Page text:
NEEDHAM — The idea was born from a firsthand look at the desperation that enveloped Haiti after the devastating earthquake in 2010: Build a home for a few dozen of the thousands of children orphaned by the disaster.
That goal was met in late October by the Alliance for Children Foundation, based in Needham, which moved about 40 orphans from a squalid home with little supervision to a modern, fully-staffed building in Kenscoff, a remote mountain village south of the chaotic capital, Port-au-Prince.
But now, inspired by the foundation’s success, hundreds of thousands of dollars in new donations mean that the group can finish an adjacent community center and a second, nearby orphanage to house infants and toddlers. The center will contain the only medical clinic in the region; vocational training for adolescent orphans and others; and a workspace where villagers can make crafts for sale in the poorest country in the Western Hemisphere.
“One of the things we hear about Haiti is that we never see the results,” said Filis Casey, executive director of the foundation. “But we’re doing it, we’re accomplishing it, and it’s getting done. It’s just terrifically gratifying.”
The second orphanage will separate the youngest children from their older peers, so that they can receive more focused attention. Major donors for this project include Ray and Grace Ciccolo of Lexington, who have committed to pay for about half of the $200,000 project, which might house as many as 40 babies.
The youngest orphans “require different care and treatment,” said Ray Ciccolo, who owns 10 car dealerships in Greater Boston and also contributed to the first orphanage.
“They’re innocent. They don’t understand, for example, why they were born into their circumstances,” Ciccolo said. “They’re so amazingly appreciative, and dealing with children gives you a very special, warm feeling.”
For Casey, who has helped place 6,000 children in adoptive homes since 1974, the expansion of her nonprofit’s mission is evidence — in mortar, lumber, concrete, and children’s laughter — that Haiti does not have to be synonymous with intractable problems and failure.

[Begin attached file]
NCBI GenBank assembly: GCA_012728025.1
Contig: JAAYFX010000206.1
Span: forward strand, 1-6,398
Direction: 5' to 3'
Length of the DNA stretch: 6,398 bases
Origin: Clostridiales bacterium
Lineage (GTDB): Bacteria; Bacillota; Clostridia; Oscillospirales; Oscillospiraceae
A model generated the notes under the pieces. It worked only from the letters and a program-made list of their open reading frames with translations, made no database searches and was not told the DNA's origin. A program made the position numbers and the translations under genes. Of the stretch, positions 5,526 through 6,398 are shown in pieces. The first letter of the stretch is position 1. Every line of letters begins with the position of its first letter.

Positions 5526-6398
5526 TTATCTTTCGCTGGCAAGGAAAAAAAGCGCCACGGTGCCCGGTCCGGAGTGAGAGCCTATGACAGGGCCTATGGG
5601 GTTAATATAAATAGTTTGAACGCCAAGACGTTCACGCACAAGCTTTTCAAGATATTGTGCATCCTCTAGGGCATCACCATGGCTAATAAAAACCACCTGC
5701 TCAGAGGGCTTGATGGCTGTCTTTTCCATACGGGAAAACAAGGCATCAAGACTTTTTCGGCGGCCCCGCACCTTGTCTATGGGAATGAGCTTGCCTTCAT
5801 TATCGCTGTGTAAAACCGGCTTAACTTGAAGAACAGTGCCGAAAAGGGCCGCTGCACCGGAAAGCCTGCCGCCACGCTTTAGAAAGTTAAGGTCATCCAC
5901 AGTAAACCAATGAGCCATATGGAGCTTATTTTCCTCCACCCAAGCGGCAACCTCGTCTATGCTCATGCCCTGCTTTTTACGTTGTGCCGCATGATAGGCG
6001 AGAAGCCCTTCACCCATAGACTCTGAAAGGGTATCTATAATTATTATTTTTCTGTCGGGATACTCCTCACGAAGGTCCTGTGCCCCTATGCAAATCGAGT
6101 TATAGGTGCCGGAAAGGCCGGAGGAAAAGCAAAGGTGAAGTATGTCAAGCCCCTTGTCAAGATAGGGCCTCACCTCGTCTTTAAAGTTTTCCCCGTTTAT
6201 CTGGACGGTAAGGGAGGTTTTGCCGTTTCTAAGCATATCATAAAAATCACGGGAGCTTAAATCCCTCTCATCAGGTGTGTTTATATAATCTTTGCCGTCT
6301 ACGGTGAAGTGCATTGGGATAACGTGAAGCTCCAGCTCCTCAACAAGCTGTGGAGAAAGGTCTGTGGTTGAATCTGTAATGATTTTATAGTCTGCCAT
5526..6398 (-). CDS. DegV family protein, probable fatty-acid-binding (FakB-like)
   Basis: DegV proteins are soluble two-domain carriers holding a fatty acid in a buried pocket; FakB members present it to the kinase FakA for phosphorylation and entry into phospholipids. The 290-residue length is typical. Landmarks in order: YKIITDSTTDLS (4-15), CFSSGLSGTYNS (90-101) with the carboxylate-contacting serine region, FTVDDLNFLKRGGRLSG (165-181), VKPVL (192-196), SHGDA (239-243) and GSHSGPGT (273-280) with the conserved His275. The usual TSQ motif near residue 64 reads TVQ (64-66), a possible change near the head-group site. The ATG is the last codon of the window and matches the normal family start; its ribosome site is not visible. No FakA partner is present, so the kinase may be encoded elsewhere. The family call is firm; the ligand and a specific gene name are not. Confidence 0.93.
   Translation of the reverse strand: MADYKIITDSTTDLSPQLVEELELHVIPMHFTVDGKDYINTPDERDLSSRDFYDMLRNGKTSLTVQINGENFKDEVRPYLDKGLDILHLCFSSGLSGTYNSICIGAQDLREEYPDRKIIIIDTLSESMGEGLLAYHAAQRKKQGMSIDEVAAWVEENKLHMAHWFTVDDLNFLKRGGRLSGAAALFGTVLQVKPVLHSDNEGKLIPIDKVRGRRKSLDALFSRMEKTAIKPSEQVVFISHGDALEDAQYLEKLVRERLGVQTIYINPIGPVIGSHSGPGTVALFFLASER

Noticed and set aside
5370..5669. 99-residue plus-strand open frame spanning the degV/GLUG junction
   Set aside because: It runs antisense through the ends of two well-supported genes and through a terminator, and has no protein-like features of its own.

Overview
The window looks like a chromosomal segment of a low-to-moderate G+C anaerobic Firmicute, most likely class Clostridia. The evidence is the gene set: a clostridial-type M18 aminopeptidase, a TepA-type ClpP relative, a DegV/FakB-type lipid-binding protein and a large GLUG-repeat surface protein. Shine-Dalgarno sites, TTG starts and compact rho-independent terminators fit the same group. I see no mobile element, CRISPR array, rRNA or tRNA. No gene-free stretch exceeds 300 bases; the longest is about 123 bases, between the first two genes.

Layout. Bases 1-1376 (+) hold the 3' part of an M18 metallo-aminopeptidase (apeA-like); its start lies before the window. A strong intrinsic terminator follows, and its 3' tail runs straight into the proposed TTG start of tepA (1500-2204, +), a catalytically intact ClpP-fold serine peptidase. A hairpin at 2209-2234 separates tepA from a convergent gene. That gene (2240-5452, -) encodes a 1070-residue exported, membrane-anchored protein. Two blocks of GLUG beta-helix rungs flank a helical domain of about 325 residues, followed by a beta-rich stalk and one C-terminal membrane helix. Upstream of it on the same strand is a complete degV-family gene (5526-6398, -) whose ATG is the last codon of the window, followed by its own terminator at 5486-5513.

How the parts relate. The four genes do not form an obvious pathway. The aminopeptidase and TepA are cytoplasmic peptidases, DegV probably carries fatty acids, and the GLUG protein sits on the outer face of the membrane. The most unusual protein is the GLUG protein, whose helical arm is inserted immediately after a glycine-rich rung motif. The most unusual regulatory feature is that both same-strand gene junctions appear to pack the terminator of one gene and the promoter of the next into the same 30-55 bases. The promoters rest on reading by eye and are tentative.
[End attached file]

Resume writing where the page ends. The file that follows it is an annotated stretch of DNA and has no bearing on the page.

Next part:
Although Casey has traveled the world to connect orphans with adoptive US parents — and to build homes for parentless children abroad — she had never seen a place as troubled as Haiti. Even before the earthquake, an estimated 380,000 orphans lived in the country, according to UNICEF.
After a fact-finding visit, Casey chose to partner with an Arizona group, Chances for Children, and serve orphans in Kenscoff, a farming village perched on narrow ridges 4,300 feet above sea level. The Alliance for Children Foundation contributed $150,000 to the orphanage’s construction, about 75 percent of its cost.
But Casey’s vision extended beyond the orphanage itself, even though its improved safety, food, and supervision meant that the lives of these children, ranging from infants to 14 years old, had immediately improved. Casey wanted to give them a chance at success once they ventured from the orphanage at age 18.
“We’ll teach these kids to have something to support themselves with,” Casey said.
Vocational training will include agricultural, computer, and leadership skills, Casey said.
Office-friendly skills also might be part of the curriculum, with lessons on “how to behave, how to dress, how to present yourself, and how to speak,” she added.
The desire to learn seems strong. “These kids are like sponges,” Casey said. “If you give them an opportunity, they’re happy.”
Still, she said, the transition has had its bumps. A gantlet of foreign legal, medical, and other bureaucratic hurdles has been daunting, and even the act of moving a short distance can be frightening.
“Kids are human beings, and they were scared,” Casey said.
Eleven orphans remain in the old, dilapidated quarters, located a few hundred yards up a trash-strewn, rutted road. Six of them might move to the new building, Casey said.
In Casey’s vision, safe housing is just the first step toward better living in this corner of impoverished, disease-prone Haiti. The medical clinic, the only one within 30 miles, will play a big role in that plan. Sitting in her Needham office, Casey scanned blueprints that showed examination rooms, an X-ray area, and a pharmacy.
“They don’t have any of this,” Casey said.
While foreign governments and charitable groups have funneled billions of dollars to Haiti since the earthquake, results have often lagged behind hope. For Casey and the foundation, a small project made sense, providing more control, more results, and more satisfaction.
The scale of the Kenscoff project also seems attractive to donors, she said, because they feel that “an individual person can make a difference.”
Ray Ciccolo can relate. He and his wife plan to revisit the site in the next couple of months, when construction on the second orphanage might have begun. For them, investing in the children of Haiti is a decision made from the heart and not from the checkbook.
“We’ve been very, very blessed and done very, very well in the community, and it’s an opportunity to give back,” Ray Ciccolo said. “When you see the need, it’s just easy to say, ‘Sure, I’ll be glad to do it.’ ”